We certainly can’t say that we agree with all Dan Doctoroff‘s economic development ideas—most especially the former deputy mayor and current Bloomberg CEO’s attachment to the notion that New York should host the Olympics over a former railyard—but we’d certainly take his advice when it comes to investing in real estate. Mr. Doctoff and wife Alisa have just sold their Upper West Side townhouse at 309 West. 91st Street for $11.25 million, city records show—quite a coup given that the couple bought the townhouse in a foreclosure sale for a mere $1 million back in 1994. (The Daily News was the first to report the transaction.)
Of course, two decades is a long time for property values to percolate and the Doctoroffs—who have not yet responded to the Observer’s request for comment—put quite a bit of work into their seven-bedroom, 5-bath home over the years, with the resultant splendor featured in Architectural Digest, as the listing, held by Douglas Elliman brokers Leslie Mason and Anne Cutbill Lelane boasts. The home’s restoration was overseen by architect Oliver Cope and Uptown design favorite Victoria Hagen—whose impeccable hand can be seen in the home’s masterful use of creams, beiges, off-whites and pale yellows. There is also a rather daring—well, at least by Uptown standards—royal blue dining room.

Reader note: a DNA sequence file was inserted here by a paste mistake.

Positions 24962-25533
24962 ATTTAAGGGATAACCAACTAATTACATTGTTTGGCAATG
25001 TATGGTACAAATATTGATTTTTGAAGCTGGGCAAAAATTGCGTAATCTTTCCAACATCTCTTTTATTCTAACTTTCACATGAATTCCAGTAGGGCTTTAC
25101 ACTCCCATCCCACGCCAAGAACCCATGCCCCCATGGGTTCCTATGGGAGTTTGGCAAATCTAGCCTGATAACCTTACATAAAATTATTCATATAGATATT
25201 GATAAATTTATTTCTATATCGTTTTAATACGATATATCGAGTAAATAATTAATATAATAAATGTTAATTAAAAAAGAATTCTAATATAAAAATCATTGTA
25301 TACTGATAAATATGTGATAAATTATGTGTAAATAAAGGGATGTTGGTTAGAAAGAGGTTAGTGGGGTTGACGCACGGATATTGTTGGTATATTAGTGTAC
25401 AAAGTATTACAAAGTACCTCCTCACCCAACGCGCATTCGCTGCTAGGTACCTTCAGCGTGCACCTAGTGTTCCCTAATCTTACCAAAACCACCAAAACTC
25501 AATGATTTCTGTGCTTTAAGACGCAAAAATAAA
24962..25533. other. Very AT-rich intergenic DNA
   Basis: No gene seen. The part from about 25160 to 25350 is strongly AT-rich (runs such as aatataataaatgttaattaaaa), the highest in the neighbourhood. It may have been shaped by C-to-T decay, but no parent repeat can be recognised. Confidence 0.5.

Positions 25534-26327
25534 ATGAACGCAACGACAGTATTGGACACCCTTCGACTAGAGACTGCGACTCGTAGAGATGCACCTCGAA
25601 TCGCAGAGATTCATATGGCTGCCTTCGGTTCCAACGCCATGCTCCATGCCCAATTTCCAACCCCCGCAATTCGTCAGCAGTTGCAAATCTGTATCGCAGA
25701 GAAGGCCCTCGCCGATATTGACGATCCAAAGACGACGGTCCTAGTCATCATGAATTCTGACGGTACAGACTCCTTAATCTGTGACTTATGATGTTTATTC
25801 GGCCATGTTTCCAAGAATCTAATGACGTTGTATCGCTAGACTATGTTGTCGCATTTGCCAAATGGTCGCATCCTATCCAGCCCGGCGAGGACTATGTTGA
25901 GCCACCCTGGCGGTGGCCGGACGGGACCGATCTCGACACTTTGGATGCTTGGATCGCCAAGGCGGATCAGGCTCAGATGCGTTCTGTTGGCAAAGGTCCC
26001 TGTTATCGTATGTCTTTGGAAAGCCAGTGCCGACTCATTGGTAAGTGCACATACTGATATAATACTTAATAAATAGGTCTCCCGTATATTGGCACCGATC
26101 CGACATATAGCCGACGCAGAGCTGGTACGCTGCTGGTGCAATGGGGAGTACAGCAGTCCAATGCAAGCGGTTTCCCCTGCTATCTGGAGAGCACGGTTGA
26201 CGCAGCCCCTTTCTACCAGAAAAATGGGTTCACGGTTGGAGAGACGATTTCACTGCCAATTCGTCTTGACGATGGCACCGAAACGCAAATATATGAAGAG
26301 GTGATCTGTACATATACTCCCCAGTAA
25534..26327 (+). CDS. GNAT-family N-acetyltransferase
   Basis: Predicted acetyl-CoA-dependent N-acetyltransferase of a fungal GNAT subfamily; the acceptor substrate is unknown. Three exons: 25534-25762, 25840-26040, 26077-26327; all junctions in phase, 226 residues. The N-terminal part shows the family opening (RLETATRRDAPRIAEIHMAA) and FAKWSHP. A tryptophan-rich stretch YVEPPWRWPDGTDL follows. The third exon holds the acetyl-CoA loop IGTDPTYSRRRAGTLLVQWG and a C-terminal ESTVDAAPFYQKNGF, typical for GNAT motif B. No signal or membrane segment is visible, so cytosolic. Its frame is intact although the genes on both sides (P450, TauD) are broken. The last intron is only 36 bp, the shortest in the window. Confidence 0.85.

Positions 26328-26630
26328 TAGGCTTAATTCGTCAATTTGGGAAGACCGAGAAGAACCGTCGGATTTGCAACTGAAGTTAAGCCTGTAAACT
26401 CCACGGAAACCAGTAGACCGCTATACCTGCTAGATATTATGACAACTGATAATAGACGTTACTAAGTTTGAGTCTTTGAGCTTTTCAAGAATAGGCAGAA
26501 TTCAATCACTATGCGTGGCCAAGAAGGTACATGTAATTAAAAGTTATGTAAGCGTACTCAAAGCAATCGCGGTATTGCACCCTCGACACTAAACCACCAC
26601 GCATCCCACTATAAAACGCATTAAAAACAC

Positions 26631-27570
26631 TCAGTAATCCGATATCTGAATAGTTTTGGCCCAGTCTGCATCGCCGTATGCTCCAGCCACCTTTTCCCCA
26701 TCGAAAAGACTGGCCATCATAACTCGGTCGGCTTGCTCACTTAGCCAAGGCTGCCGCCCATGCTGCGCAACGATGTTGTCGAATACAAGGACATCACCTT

And the couple, who listed the townhouse—a 25-foot wide elevatored manse built in 1896 by architect Clarence True—for $13 million in November, were clearly hoping to get more for their troubles (it is not nothing, after all, to add central air to a limestone mansion.) But the Doctoroffs showed themselves eager to move on—or perhaps it was just the hard-to-suppress political instinct to get a deal done—and accepted a more modest offer from the limited liability company, West 91st Street Townhouse, who apparently fell in love with the home. And who could help swooning, what with “townhouses in all directions which allows for every room of this exquisite home to be bathed in sunlight” and a bedroom-level laundry room (neither you nor your maid will have to hoof it up and down the stairs to launder the sheets!).
Alas, city records do not indicate where the Doctoroffs are headed next. Will he, like his longtime boss, remain a devotee of townhouse living? Or like so many empty nesters, will the they seek out a somewhat less magisterial place to call home? In any event, we might caution against relocating from the West Side—whose development Mr. Doctoroff has tirelessly championed for years—to the East. And at the very least, the former deputy mayor ought to steer clear of the overcrowded Lexington Avenue line, lest he be recognized as the man who once declared the Second Avenue subway “a silly little spur that doesn’t generate anything other than some convenience for people who are perfectly happy to live where they lived before.”
—Additional reporting by Lauren Elkies Schram.